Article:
The advent of the screw gun and numerous types of driver bits for drills have made screws a mainstay of the carpentry trade. With literally hundreds of different screws and types of fastening hardware available, there is a specific screw for almost every job. But, for most carpentry jobs you will only need to consider a few general-purpose types. Although nails are still preferred for framing jobs, screws have replaced nails for hanging drywall, installing blocking between studs, and attaching sheathing and flooring. Screws are also used to attach a workpiece to plaster, brick, or concrete, which requires an anchoring device (opposite page, top).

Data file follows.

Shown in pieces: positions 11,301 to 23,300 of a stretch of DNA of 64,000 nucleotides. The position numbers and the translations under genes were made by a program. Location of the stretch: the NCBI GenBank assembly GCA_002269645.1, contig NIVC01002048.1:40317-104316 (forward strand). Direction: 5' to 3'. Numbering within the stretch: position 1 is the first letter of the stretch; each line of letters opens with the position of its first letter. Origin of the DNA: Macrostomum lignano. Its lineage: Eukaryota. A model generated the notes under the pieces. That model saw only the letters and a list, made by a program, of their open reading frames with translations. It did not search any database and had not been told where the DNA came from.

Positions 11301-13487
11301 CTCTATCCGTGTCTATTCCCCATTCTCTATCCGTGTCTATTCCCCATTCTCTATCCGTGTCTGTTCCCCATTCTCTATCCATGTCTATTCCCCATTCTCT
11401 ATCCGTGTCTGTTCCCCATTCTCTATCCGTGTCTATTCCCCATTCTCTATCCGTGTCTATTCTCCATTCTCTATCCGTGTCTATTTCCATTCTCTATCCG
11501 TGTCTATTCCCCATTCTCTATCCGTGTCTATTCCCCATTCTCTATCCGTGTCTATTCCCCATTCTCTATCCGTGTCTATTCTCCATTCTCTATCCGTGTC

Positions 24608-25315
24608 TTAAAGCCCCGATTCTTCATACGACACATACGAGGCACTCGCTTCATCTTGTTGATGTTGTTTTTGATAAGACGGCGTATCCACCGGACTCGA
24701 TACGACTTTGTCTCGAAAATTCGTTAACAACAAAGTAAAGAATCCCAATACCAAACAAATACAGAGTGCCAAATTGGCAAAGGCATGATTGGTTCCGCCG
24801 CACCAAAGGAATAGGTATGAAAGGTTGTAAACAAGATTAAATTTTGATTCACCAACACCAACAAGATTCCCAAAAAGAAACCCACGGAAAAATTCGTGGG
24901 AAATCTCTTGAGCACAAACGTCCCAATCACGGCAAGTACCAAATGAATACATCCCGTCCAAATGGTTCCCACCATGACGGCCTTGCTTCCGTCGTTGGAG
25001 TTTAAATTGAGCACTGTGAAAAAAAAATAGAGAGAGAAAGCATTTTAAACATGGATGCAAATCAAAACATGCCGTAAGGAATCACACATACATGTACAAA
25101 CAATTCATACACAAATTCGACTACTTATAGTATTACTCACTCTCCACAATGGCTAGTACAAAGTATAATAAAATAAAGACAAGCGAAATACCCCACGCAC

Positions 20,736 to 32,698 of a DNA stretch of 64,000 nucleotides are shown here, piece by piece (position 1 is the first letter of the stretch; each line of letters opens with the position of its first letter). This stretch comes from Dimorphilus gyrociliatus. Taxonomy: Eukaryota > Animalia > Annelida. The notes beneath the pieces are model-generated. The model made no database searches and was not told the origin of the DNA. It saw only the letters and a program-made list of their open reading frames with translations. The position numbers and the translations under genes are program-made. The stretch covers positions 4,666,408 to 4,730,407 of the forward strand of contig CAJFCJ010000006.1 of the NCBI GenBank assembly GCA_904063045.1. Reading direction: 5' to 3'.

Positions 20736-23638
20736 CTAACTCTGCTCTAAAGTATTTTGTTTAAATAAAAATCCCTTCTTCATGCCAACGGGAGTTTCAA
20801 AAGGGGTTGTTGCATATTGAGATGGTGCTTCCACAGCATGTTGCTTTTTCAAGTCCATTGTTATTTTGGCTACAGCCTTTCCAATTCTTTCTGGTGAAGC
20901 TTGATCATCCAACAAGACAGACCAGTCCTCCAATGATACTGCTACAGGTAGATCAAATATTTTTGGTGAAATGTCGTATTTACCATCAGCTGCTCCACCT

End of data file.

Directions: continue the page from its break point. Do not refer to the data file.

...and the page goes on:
Screws are categorized according to length, slot style, head shape, and gauge. The thickness of the screw body is indicated by the gauge number. The larger the number, the larger the screw. Large screws provide extra holding power; small screws are less likely to split a workpiece. There are various styles of screw slot, including Phillips, slotted, and square. Square-drive screwdrivers are increasing in popularity because they grip the screw head tightly, but Phillips head screws are still the most popular.